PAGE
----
States that impose capital punishment by lethal injection have something needed to fight COVID-19. Some of the same pain relievers, sedatives, and paralytics administered in executions are used in hospitals to calm patients when putting them on a ventilator, Newsweek reports. In an open letter, medical professionals are asking state prison systems to turn those drugs over to save lives instead. "These medicines were never made or developed to cause death—to the contrary, many were formulated to connect patients to life-saving ventilators and lessen the discomfort of intubation," the letter says. There's a shortage of the sedative midazolam, for example, partly because of increased demand. In addition, Pfizer reports a delay on the manufacturing end. Fentanyl citrate, which Nebraska uses in executions, also is in short supply.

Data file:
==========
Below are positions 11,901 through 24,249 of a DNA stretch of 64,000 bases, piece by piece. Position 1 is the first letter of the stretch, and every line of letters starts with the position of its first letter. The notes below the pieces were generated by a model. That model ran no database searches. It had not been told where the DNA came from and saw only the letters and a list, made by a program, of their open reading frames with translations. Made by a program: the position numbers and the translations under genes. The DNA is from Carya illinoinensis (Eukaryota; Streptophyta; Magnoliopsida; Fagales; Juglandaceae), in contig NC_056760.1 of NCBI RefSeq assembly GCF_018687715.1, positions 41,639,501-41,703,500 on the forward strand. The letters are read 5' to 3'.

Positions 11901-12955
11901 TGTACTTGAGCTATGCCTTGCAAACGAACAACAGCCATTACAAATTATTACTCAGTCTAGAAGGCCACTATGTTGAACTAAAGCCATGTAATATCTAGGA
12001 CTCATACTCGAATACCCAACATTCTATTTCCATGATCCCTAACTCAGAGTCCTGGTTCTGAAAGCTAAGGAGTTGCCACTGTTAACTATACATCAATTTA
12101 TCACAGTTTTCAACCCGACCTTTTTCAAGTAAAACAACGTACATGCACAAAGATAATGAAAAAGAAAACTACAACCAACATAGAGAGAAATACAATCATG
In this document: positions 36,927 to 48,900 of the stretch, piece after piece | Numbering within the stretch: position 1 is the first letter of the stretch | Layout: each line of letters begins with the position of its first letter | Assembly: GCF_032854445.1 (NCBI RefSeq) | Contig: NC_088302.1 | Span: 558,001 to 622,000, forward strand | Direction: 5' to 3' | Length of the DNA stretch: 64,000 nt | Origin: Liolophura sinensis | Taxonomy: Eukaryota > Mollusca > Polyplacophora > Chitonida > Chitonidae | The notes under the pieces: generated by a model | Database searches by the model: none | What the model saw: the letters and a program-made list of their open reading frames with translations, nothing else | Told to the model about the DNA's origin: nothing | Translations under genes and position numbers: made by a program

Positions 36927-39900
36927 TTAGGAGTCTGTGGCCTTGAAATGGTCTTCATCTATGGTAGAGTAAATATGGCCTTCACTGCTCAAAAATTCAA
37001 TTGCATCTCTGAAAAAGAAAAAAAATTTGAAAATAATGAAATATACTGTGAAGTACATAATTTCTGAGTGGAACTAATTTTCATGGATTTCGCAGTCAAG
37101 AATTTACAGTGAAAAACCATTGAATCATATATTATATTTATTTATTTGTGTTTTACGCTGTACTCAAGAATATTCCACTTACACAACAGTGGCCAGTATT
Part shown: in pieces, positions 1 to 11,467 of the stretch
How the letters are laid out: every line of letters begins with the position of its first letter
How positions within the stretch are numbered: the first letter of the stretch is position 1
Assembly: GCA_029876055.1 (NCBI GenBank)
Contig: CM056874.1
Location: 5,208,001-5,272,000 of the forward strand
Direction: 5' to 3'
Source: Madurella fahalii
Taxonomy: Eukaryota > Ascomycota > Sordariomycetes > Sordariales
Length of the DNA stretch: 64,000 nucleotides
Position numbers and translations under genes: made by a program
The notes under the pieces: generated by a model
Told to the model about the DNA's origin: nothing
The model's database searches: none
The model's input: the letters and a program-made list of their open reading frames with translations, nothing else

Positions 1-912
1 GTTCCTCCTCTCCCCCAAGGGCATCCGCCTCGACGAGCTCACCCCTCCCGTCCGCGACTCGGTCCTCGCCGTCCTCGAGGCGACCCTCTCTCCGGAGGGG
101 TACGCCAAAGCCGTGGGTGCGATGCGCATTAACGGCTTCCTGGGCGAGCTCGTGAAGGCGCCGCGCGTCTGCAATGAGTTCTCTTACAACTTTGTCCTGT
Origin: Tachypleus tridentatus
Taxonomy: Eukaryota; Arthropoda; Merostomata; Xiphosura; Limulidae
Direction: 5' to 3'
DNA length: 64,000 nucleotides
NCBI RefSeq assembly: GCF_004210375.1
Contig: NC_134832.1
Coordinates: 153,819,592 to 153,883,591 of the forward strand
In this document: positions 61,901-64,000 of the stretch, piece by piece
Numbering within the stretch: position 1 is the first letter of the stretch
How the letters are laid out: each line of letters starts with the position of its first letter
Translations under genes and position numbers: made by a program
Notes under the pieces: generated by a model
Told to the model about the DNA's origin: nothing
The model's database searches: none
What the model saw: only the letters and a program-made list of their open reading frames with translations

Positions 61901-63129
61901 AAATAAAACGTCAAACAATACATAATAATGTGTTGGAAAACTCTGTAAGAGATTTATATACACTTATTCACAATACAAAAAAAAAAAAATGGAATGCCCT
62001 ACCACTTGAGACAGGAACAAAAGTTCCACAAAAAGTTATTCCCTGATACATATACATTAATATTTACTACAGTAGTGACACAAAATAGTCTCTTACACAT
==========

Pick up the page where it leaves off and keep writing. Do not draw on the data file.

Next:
States don't always publicize which drugs they have in stock, but 19 out of 28 states with the death penalty states use sedatives and paralytics in their execution protocols, per the Guardian. And Florida, Nevada, and Tennessee have said they have large amounts of sedatives and paralytics. Florida alone has enough rocuronium bromide to intubate about 100 patients, experts say. "Your stockpile could save the lives of hundreds of people," the letter pleads. "Those who might be saved could include a colleague, a loved one, or even you." The drugs the states have on hand could, in total, help save hundreds of patients, the experts said. Only Wyoming has answered the letter, saying it doesn't have any of the needed drugs. If the states give up their stockpiles, Newsweek points out, they could have trouble rebuilding them. (Read more coronavirus stories.)